The struggle of waking up at 5 in the morning while on vacation was all too real, but we didn’t want to take any chances with traffic while driving from San Juan to Fajardo. We had to take the ferry to the island of Culebra, just 17 miles east of Puerto Rico. We found an all-day parking garage for only $5 just a short walk from the harbor. It was total chaos. There were people running about trying to locate their tour guides, cars and vans dropping passengers off to join the long line to buy tickets, snow cone vendors vying for our attention by making sounds not unlike the ones farmers use to call chickens.
Hildon and I stood at the side of the road and people watched until Neca from Caribbean Kayak Company showed up with our tickets. She introduced us to our guides. One of them looked 15 and it turned out he was 16. It was his summer job. I immediately became jealous of a teenager. Our tour group was put in a separate area just at the entrance of the terminal. We waited and waited, made fun of a young Asian couple who couldn’t keep their hands off of each other — Hildon joked that it must be a new relationship and we both cackled at how different things would be for them in a few years — and waited some more. Finally it was time to board. The ferry pulled into Culebra more than an hour later and it was more chaos as cab drivers shouted their destinations and fees at us as we disembarked. We were quickly ushered pass them and into a van to the breathtaking Flamenco Beach.
But we soon understood why so many people on the ferry were toting folding chairs and beach umbrellas. It was either carry your own or find some shade in this blazing hot sun. One family even brought a tent. We were lucky enough to get a spot under a palm tree. We hung our clothes and towels on its branches and neatly piled our slippers and snorkel gear at the base.
The water was teeming with seaweed. I grew paranoid whenever a piece brushed up against my legs. That’s what I get for watching “Shark Week” before going to bed. We put on our snorkels but I was only able to spot one fish. I squealed with excitement as Hildon scrambled to see it. He was too late. A man bathing nearby laughed at us. Probably thinking, “Turistas.” But I didn’t care. Damn it, I was a tourist and proud. We made our way to the refreshment area and bought some empanadillas — none of which I have pictures because I inhaled them — from one of the kiosks for a quick snack before heading to Tamarindo Beach.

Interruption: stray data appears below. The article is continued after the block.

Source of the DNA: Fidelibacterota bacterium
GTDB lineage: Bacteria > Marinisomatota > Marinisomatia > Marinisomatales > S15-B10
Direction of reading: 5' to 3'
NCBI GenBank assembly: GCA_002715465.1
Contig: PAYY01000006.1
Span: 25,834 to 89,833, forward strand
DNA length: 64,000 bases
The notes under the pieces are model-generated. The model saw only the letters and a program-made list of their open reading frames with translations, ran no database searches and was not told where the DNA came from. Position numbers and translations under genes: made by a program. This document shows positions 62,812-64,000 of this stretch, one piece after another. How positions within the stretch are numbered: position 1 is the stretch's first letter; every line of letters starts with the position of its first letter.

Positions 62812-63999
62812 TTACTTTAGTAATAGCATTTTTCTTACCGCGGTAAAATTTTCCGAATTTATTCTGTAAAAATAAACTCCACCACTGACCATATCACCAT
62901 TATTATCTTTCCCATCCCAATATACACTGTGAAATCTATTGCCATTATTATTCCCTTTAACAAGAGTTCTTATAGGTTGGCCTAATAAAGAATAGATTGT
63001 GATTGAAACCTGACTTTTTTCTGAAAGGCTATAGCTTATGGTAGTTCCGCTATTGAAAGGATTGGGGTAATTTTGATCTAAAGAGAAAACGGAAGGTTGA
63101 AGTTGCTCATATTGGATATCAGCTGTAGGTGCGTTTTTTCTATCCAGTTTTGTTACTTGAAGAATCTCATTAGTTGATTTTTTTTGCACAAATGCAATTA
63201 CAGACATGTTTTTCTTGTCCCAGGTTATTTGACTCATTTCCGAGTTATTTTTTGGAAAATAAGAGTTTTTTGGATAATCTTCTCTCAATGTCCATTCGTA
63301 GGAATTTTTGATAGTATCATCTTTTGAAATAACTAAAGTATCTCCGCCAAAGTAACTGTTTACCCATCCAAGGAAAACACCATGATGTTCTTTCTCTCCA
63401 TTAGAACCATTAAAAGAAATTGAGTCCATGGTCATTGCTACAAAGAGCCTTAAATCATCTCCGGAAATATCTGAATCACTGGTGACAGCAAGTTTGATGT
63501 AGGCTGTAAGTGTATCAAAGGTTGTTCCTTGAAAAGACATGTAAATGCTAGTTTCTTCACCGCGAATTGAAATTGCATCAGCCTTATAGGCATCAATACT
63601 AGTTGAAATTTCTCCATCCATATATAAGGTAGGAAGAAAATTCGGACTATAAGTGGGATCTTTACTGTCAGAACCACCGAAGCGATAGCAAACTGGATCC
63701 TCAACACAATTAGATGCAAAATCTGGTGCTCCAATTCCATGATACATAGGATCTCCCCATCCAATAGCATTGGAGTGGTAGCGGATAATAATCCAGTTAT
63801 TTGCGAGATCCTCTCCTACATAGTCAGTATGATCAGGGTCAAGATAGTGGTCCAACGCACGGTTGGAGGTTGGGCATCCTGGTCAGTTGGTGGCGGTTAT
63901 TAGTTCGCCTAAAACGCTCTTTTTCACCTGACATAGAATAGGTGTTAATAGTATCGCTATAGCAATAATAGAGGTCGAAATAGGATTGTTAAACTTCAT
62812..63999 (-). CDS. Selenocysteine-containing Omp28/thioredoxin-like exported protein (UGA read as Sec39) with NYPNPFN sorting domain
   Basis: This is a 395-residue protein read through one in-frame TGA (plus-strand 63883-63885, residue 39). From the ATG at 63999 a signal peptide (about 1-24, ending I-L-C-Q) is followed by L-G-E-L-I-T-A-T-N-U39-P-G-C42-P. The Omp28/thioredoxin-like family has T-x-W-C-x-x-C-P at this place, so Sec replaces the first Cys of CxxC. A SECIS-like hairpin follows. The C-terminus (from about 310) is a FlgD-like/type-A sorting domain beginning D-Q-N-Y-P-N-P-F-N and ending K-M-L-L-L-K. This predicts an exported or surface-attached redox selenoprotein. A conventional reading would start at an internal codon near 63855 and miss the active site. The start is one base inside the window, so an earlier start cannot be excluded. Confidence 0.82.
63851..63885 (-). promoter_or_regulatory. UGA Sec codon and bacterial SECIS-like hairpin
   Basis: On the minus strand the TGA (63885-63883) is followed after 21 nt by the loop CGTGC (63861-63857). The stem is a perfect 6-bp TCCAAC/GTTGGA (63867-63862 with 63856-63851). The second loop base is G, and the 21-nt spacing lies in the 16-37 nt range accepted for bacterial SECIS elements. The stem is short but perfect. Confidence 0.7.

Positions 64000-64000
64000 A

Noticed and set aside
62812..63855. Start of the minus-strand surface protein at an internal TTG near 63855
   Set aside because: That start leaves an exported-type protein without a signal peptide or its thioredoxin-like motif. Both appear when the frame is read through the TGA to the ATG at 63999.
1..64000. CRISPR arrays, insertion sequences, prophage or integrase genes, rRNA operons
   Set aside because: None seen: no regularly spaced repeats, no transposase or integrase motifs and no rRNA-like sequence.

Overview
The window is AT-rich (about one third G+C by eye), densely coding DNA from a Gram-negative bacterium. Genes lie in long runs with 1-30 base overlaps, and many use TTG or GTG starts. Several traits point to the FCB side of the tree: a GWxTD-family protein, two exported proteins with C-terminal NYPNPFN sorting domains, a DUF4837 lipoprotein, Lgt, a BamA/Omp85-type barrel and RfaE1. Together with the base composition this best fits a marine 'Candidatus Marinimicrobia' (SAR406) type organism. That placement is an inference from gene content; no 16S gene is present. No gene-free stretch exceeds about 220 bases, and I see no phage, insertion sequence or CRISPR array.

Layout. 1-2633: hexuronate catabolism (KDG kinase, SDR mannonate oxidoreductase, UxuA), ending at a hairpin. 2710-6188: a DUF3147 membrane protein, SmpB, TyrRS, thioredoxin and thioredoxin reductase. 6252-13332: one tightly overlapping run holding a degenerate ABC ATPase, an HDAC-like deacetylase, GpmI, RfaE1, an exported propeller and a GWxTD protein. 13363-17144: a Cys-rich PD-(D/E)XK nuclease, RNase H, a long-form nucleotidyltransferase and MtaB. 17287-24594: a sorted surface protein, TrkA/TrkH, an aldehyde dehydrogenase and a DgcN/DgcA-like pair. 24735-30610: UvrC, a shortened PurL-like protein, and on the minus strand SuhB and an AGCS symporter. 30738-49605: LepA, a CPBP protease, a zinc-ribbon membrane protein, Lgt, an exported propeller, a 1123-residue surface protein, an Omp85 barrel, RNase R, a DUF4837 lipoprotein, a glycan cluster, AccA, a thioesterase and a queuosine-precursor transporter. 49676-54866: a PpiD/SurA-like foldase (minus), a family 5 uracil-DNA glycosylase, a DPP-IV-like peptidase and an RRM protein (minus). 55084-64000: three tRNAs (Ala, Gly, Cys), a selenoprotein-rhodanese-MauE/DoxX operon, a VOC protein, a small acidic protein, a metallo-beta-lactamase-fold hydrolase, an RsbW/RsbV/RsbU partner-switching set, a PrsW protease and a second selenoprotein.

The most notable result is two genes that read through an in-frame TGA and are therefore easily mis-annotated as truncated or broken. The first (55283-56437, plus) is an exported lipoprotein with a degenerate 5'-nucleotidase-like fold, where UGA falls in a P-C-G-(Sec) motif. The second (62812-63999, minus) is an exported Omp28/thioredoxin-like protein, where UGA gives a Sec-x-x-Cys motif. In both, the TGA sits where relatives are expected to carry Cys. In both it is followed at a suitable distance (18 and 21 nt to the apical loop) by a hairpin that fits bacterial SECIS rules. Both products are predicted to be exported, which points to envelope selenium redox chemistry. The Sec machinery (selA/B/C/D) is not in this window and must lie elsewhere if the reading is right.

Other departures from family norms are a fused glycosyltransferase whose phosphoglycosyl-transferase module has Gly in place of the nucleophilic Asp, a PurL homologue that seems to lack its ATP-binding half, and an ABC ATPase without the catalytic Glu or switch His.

Our guides introduced us to Jonathan, who gave us our life jackets, flippers, and snorkels, and briefed us on what we were going to do. I saw Hildon tense up at the sight of the kayaks lined up by the water. They might as well have been coffins with the way he looked at them. I told him everything would be fine and he shook his head. He didn’t believe me. Shit, I barely believed me. I said a silent prayer: “Dear God, please don’t let us fall off our kayak. We’re the only black people on this tour and we have to represent. Amen.”
“Are there sharks out there?” One guy just had to ask.
“Technically, yes,” responded Jonathan with a nervous grin.
He pointed literally two miles to our left like there was a frigging invisible barrier preventing the sharks from swimming toward us or some shit.
“We wouldn’t bring you out here if your lives were in any danger,” he said.
Okay, Jonathan <__< We got into our kayaks and headed out.
Listen, if you want to test your relationship, go kayaking with your significant other. We pretty much argued the whole time.
“Shevonne, you’re not putting the whole paddle in the water. That’s why we keep getting off track.”
“Hildon, I’m doing the best I can. Just make sure we’re paddling one side at a time.”
“Shevonne, we’re drifting because you’re putting more power on your left side.”
“Hildon, don’t yell at me. You’re making me nervous.”
“I’m not yelling,” he yelled.